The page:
The focus of the study by Dr Stephan Lautenschlager and Dr Emily Rayfield of the University of Bristol with Dr Perle Altangerel (National University of Ulaanbaatar) and Professor Lawrence Witmer (Ohio University) was the skull of Erlikosaurus andrewsi, a 3-4m (10-13ft) large herbivorous dinosaur called a therizinosaur, which lived more than 90 million years ago during the Cretaceous Period in what is now Mongolia, and which shows evidence that part of its snout was covered by a keratinous beak.
This new study reveals that keratinous beaks played an important role in stabilizing the skeletal structure during feeding, making the skull less susceptible to bending and deformation.
Lead author Lautenschlager of Bristol's School of Earth Sciences said that it has classically been assumed that beaks evolved to replace teeth and thus save weight, as a requirement for the evolution of flight.
He said that their results indicated that keratin beaks were in fact beneficial to enhance the stability of the skull during biting and feeding.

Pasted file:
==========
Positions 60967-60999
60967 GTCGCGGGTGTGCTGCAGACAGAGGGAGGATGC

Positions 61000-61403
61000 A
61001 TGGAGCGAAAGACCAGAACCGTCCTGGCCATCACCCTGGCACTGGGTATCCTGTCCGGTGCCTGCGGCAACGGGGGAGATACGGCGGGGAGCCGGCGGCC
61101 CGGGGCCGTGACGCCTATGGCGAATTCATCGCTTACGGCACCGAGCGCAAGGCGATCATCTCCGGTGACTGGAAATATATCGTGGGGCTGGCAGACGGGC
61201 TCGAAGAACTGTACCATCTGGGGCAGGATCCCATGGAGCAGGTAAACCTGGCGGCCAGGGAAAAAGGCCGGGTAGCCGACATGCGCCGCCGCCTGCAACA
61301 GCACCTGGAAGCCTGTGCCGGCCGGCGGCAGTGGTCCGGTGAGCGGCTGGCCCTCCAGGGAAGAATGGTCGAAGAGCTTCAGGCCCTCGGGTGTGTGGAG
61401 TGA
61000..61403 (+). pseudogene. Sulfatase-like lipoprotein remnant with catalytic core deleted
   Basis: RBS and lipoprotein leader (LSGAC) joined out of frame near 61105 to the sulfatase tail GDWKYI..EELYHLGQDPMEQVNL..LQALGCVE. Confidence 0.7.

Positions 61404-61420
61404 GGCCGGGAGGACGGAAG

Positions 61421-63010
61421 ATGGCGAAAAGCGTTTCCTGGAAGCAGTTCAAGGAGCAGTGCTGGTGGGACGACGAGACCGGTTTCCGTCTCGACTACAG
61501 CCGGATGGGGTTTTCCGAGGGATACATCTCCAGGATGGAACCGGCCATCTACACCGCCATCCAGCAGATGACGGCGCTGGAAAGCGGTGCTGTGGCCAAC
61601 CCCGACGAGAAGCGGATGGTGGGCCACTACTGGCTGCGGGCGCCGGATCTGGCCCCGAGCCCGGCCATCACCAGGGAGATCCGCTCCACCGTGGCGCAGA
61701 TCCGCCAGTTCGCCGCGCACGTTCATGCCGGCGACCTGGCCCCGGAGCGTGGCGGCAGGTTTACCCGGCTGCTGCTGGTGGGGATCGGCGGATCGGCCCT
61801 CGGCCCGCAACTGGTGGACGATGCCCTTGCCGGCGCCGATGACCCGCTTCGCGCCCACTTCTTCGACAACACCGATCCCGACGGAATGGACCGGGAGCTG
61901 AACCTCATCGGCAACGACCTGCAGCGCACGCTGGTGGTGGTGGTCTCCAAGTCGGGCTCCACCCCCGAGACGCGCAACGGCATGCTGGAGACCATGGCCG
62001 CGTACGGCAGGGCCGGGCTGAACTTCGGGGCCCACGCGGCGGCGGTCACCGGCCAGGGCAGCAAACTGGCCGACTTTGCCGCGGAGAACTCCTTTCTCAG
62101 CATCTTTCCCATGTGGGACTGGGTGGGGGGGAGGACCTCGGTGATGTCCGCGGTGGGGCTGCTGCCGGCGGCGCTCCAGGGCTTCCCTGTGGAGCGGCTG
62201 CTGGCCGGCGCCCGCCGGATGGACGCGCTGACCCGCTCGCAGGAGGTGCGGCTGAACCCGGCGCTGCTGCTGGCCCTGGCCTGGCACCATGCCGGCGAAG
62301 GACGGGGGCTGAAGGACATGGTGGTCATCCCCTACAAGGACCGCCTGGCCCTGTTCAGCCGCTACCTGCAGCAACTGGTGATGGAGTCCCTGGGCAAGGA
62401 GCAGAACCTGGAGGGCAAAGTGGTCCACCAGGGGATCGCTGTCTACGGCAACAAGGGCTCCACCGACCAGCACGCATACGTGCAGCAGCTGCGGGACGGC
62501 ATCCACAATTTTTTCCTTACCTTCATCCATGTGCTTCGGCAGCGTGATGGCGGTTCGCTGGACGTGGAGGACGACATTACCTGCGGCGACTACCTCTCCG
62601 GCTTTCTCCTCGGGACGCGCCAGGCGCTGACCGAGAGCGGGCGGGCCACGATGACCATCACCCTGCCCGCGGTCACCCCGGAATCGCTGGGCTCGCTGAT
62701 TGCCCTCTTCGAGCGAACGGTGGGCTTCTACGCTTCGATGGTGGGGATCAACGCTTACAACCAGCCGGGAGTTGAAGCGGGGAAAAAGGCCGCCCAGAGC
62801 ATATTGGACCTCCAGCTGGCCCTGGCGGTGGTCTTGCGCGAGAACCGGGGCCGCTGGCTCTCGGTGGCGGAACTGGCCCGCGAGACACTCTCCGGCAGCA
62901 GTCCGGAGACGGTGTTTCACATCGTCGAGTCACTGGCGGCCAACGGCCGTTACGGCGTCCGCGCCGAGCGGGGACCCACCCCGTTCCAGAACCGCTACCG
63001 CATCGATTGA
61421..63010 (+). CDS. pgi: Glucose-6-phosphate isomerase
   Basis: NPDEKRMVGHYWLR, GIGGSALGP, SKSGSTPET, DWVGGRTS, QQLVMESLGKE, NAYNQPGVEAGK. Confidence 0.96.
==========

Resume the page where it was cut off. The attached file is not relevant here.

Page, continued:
Co-author Dr Emily Rayfield, Reader of Palaeobiology at Bristol said that by using Finite Element Analysis, a computer modelling technique routinely used in engineering, they were able to deduce very accurately how bite and muscle forces affected the skull of Erlikosaurus during the feeding process.
She said that this further allowed them to identify the importance of soft-tissue structures, like the keratinous beak, which are normally not preserved in fossils.
Co-author Lawrence Witmer, Chang Professor of Paleontology at the Ohio University Heritage College of Osteopathic Medicine said that beaks evolved several times during the transitions from dinosaurs to modern birds, usually accompanied by the partial or complete loss of teeth and their study showed that keratin-covered beaks represented a functional innovation during dinosaur evolution.
--ANI (Posted on 03-12-2013)